#5 – Analytics & Tracking

If your site is using any kind of Analytics software or tracking users in any way, then that needs to be looked at. For instance, I use Google Analytics like most people.

Now, in the case of Analytics, Google is the data processor and, as such, it is their responsibility to ensure things are kosher. And, they are. But, it doesn’t mean you can just leave it all to them. You need to ensure that no personally identifiable information is being sent to Analytics by accident.

For instance, if you were passing a user’s information in a URL as part of a form submission anywhere ( like “email=XXXX” in the URL itself), then you’d have a case where their email is being seen by Analytics. Your best case here would be to change things up so that that you’re not passing user info in the URL.

Also, with Analytics, you can turn on IP anonymization.

In any other tracking software you use, you need to take a look at whether any personal info is being fed in there. For instance, many services make use of a user ID, a hashed email address, or a transaction ID for certain tracking. As long as this data is pseudonymous (a concept from GDPR), it is OK. This means that the passed data cannot be tracked back to an individual.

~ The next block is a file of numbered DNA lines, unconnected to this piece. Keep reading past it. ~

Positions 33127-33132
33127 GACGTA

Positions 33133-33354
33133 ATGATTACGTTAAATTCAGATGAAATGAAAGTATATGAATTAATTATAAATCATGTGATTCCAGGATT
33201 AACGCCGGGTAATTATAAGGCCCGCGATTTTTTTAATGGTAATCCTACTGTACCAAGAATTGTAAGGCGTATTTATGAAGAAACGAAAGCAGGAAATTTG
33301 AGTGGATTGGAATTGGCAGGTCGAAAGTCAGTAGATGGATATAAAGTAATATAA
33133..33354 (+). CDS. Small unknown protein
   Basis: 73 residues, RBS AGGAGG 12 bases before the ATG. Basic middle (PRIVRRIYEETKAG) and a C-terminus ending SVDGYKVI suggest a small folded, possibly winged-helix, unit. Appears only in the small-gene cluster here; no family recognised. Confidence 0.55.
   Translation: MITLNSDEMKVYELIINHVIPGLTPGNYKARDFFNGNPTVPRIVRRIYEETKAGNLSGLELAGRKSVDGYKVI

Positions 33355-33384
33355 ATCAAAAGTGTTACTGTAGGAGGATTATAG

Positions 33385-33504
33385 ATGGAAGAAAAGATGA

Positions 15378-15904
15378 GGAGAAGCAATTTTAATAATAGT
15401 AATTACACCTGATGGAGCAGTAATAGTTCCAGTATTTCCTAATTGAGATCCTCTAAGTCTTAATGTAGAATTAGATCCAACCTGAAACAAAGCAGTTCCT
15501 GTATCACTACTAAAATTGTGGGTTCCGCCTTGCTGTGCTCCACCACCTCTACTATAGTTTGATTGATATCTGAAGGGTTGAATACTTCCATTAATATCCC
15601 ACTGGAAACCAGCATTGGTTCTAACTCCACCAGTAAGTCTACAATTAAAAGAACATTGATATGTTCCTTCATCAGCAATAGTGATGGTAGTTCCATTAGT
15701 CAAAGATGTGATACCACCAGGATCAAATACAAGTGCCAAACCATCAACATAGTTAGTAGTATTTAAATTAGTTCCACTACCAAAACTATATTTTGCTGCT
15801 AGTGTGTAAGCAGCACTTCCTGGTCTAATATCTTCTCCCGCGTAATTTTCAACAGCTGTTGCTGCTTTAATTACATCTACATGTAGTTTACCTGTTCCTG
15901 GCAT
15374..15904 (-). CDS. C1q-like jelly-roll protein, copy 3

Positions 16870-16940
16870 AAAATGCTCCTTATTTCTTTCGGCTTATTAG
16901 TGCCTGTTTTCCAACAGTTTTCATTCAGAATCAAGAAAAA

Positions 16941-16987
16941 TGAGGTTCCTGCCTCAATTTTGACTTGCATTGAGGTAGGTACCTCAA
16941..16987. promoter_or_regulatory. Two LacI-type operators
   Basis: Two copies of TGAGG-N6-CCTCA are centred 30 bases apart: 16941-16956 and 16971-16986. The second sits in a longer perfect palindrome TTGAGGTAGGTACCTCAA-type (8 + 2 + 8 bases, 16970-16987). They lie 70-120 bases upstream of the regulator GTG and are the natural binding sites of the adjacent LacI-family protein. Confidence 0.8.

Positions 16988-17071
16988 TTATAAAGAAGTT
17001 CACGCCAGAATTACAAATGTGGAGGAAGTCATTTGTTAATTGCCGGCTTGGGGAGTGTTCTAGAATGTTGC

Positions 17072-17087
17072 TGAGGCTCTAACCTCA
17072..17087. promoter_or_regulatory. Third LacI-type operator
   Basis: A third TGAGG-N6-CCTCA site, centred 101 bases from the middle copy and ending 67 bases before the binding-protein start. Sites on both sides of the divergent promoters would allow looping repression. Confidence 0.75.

Where things get weird is abiding by the user deletion rules. If a user requests deletion, how do you do that with a tracking program? Well, it gets messy, to be honest. Good news is that it has apparently been confirmed that Google will be making changes to Analytics to enable such deletion. And, in many cases, you can handle the issue by just anonymizing it so that it cannot be hooked to any individual.